Re: Knowledge Databases LO1971

gezinus.j.hidding (
6 Jul 95 18:30:39

This contribution is related to the Knowledge Databases "thread" of

As many of you were referring to what the "Big Six" are doing, I though
I'd chime in and tell what I have been working on in my role as Senior
Methodologist at Andersen Consulting. (By the way, Andersen Consulting is
an SBU of Arthur Andersen & Co., S.C., which has another SBU, which is the
accounting and tax part called "Arthur Andersen". So technically, we are
not part of the "Big Six". People from Arthur Andersen are also doing
quite a bit about knowledge databases, but they can speak for themselves.
Anyway, with the obligatory legal disclaimer out of the way, back to the
topic at hand ...)

As my father was fond of saying: "All of you are right". For me (being
involved in several world-wide efforts relating to methodology (as a key
knowledge asset of Andersen Consulting) and other learning organization
initiatives), the key is to distinguish the different kinds of knowledge
(awkward phrase, but still ...), the different kinds of roles people play
in which they (might) need the various kinds of knowledge and how they
want to "access" that knowledge.

First, the different kinds of knowledge. We have come up with a "taxonomy
of knowledge" (ranging from "individual knowledge 'residing' in
individuals" to very explicit knowledge such as methodology 'residing' in
binders and knowledge bases and encompassing processes, training and
productivity tools). Different kinds of knowledge 'reside' in different
places (some does not reside anywhere, it emerges from bringing different
people together working on a project), they need to represented
differently, they need to be communicated differently, they may require
more or less support in terms of training and/or tools. In my view, any
corporate/organization-wide/large/... knowledge database support must take
into account and support (in very different ways) these different kinds of

But, it gets more complicated. I'll restrict my comments to explicit
knowledge here, because I have actually done work on it. I am currently
slowly easing into more tacit kinds of knowledge. It turns out, which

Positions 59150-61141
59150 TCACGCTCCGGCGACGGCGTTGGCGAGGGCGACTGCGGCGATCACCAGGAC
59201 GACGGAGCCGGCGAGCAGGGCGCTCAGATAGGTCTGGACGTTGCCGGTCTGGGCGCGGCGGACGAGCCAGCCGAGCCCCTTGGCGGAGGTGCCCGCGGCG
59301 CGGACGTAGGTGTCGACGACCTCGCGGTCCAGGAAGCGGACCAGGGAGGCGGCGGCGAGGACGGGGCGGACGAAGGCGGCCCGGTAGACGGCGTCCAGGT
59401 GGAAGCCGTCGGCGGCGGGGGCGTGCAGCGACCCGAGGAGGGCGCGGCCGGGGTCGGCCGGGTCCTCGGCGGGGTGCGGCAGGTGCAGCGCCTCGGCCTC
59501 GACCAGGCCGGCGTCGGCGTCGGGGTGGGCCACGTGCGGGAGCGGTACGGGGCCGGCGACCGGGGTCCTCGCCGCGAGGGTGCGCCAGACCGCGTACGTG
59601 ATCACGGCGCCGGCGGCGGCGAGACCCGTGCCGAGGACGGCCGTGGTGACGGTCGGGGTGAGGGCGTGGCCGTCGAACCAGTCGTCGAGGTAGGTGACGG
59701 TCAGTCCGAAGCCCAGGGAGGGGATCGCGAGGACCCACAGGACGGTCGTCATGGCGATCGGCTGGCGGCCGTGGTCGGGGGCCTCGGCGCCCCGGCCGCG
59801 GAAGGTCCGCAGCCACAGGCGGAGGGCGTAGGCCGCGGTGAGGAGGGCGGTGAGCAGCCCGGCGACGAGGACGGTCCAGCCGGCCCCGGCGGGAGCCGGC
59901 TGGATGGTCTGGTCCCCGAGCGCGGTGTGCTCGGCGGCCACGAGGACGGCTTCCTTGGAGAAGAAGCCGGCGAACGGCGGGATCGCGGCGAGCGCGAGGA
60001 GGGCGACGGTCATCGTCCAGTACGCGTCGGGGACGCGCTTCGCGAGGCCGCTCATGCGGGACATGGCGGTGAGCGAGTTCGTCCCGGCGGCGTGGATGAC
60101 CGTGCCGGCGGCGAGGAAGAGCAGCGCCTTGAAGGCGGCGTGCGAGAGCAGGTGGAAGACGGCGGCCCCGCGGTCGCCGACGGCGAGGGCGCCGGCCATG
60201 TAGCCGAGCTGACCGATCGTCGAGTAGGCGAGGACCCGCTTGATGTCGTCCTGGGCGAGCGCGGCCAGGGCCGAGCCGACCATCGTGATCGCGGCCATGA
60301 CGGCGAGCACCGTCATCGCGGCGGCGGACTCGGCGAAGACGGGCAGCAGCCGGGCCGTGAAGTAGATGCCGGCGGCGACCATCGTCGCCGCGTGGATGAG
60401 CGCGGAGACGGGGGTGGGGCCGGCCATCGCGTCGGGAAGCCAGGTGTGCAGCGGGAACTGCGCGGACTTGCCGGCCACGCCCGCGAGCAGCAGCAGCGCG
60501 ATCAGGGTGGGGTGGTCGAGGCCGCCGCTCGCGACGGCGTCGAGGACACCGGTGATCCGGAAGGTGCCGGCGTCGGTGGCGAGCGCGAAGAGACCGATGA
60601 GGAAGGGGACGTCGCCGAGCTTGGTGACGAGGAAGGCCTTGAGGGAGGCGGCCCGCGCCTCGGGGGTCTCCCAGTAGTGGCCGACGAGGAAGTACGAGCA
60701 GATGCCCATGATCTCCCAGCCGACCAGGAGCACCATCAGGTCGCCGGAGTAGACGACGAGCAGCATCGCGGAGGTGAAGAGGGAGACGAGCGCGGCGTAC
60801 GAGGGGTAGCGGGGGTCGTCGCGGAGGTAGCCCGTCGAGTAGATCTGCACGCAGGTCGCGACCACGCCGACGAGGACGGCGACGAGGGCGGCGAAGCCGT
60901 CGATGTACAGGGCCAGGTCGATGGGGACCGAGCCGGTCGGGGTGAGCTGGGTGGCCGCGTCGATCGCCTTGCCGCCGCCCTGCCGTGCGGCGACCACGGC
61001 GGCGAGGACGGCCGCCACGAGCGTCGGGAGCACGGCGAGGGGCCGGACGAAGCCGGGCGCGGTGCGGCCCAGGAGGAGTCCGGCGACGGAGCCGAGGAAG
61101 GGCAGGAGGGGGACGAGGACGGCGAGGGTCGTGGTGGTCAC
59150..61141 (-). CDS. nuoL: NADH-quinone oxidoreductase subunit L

aspects of knowledge people want, and in which level of detail, and the
like, depends on the task(s) that people are actually trying to
accomplish. Along, these lines I have distinguished different subtypes of
(explicit) methodology knowledge to cater to different kinds of "users."
This is a first, at least with regard to methodology knowledge.
Heretofore, nobody had thought of methodology information as having
different aspects, views and levels of detail, dependent on what a "user"
is trying to do, whereas that kind of information is very much common
practice in the traditional information systems development practice.
(Maybe a cobbler's children problem here ...)

Third, it turns out that the "non-functional" aspects of knowledge are
equally important to its actual "use." For example, how fast can people
"access" it, on what medium, how easy is it to search/find stuff, how
readable is it once you find it, where can they go if they have questions
(which they invariably do), etc.? This is, again, of course, not new
relative to any kind of system building, but it needs to be done, and is
quite possibly even more important than ever (more and more information to
choose from, 20-second attention span, expectations of using software
successfully immediately, it has to be fun, ...). I have done Quality
Function Deployment-like things in Requirements Analysis to try to get
these things as clear as possible early on.

I presented a paper on the second and third point at the Workshop on
Information Technology and Systems of the International Conference on
Information Systems in Vancouver December 1994. We are still working on
the taxonomy (and, more importantly, its implications).

Gezinus J. Hidding, Ph.D.
Senior Methodologist
Andersen Consulting